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March 9, 1995

It slipped by unnoticed, but last month marked the 57th anniversary of the demolition of an authentic Perry landmark -- the tall brick smokestack at the site of the old Perry Mill. It was a sad ending to a significant chapter in the story of this city's development.

The Perry Mill was our most important industry for more than four decades. At its peak, probably no more than 30 employees were on the payroll, but that still made it the largest industry in Noble county. There was no Ditch Witch manufacturing company, no Department of Transportation district headquarters here then. It was the giant of its day. Wheat from farms from all over this area was refined into flour, bagged and distributed from the Perry Mill.

The cloth flour bags were labeled "Pride of Perry" and that, is just what they were. The brand was familiar to users throughout the U.S. and other parts of the world. Perry indeed was proud of it. The mill was located on the south side of Birch street, just east of where the Charles Machine Works, Inc. Subsite plant now stands. Steam turbines provided the energy for a central power unit which drove all the machinery at the mill. Towering over the entire complex of buildings was a 100-foot tall brick smokestack. The smoke from coal-fired boilers rose from the stacks during each day's operation.

The Perry Mill was started in 1894, the year after the Cherokee Strip land run. It operated as an independent until General Mills acquired it in the 1930s. At that time it was assumed the new owners would expand operations, and indeed a $100,000 improvement program had just been completed shortly before General Mills made the decision to shut it down in 1937.

The mill also operated an ice manufacturing plant, and virtually everyone in Perry got their supply of ice blocks from horse-drawn delivery wagons which moved slowly through the residential areas each day. Others came to the ice dock to get theirs. Electric refrigerators were uncommon until the 1930s, so most folks had a golden oak icebox in their kitchen or on the back porch.

Orie Nida began his employment at the mill working in the ice plant during summertime and helping out in the office during cold weather. He was the last employee remaining at the mill when it was closed. "Last of the Mohicans," he says: Orie, who now lives at 1404 Ninth street, later spent some time on the road as a salesman. When the local operation ceased in 1938, he moved to Chickasha and continued with General Mills for several years. In 1976 he and his wife retired and returned here to their hometown.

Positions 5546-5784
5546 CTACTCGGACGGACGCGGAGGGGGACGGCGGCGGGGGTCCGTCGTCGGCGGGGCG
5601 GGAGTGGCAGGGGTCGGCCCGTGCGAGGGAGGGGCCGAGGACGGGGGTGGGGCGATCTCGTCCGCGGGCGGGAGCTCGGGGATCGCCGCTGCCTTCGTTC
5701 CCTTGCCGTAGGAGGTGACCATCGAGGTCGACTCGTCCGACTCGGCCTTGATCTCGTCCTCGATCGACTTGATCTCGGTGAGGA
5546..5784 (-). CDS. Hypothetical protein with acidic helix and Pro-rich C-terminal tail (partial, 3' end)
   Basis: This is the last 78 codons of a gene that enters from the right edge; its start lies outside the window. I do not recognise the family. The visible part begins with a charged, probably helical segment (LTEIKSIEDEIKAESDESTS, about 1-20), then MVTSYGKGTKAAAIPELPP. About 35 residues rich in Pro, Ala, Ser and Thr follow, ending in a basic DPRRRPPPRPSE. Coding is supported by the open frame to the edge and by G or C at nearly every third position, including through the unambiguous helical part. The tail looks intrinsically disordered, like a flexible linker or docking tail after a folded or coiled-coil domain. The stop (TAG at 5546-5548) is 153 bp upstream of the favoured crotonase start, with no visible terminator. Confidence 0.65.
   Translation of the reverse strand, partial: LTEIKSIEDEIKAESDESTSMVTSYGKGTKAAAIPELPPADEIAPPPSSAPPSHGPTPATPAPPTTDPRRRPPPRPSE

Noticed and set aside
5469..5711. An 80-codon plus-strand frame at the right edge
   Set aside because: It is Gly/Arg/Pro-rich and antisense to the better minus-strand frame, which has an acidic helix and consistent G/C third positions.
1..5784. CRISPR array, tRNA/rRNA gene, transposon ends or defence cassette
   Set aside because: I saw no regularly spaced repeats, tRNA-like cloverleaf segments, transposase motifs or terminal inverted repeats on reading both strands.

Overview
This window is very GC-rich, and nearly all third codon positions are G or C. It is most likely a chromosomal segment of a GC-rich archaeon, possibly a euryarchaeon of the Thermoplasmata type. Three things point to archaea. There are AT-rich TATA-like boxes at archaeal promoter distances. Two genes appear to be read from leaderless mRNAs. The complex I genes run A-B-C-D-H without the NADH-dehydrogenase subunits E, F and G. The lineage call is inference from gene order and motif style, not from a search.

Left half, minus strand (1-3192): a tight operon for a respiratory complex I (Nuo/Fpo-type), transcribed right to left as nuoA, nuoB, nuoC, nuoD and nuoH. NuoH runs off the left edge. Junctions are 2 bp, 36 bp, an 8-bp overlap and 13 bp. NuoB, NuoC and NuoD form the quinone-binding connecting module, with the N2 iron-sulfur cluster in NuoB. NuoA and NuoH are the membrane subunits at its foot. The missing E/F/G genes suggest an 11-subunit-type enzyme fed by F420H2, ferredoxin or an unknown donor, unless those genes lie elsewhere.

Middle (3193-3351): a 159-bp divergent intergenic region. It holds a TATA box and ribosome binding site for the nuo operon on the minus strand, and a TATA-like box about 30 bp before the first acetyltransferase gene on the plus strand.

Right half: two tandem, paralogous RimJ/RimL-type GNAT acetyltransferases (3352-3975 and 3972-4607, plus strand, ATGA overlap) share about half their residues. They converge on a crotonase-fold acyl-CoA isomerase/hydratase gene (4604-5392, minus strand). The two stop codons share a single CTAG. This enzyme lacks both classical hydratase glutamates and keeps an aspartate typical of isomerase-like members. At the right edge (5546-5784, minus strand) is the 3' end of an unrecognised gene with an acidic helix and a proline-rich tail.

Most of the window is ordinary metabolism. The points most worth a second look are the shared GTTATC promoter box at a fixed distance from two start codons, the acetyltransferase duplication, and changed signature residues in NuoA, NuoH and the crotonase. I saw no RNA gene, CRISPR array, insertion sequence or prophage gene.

Perry Mill stories abound. One from an old Sunday Oklahoman columnist, Kent Ruth, concerns Dave McKinstry, who was known as the power behind the local operation. He was a bachelor when he arrived in Perry. Thus he had time to visit the early homes and encourage the young to do their homework so that they could make their town great in the future.

Newspapers of the day told of school kids afraid to play jump the rope because their homemade underwear had "Pride of Perry" plainly stamped on them. Another story tells of the mother who brought her own sack to a store for some peaches. She held it while the clerk poured in the peaches at the top, then watch red-faced as they ran out two holes in the bottom. She had, it seems, absent mindedly grabbed up what in her day were X-rated unmentionables.

When the smokestack was sent toppling to the ground on Feb. 3, 1938, Alf Wilkerson assisted in destroying a structure he helped build some 26 years earlier. A quantity of dynamite was placed at the base of the tower. When the fuse touched off the explosion, the old stack slowly began to lean, then noisily crashed to the ground as a plume of dust rose. The bricks remained intact until the structure was half way to the ground, then they began to break up.

Machinery from the mill already had been removed and all the buildings, except grain bins, also had been torn down. Only the smokestack remained to mark the place where the business once stood. Jess Mills, one of those who had been employed at the mill, estimated 38,000 bricks were used in building the stack.

Many Noble county families made a comfortable living by working at the mill. Lee Merry, son of Mr. and Mrs. W. E. Merry, became a district manager for General Mills in the upper Midwest. H. C. Jackson retired as manager of the business in 1930 and was succeeded by Harold Hughes. John Mugler was assistant manager at one time and was moved to Oklahoma City by General Mills in that capacity, according to newspaper files.

The Journal photographer snapped a remarkable picture of the smokestack's final moments, showing it just as the bricks began breaking up on the way down. It was a sad, if historic, moment. I well remember the day the smokestack came crashing down, and probably many of you also have some personal recollections of the old Perry Mill and of those who toiled there. A lot more could be said about this interesting pioneer industry. Perhaps there will be additions to this in the near future.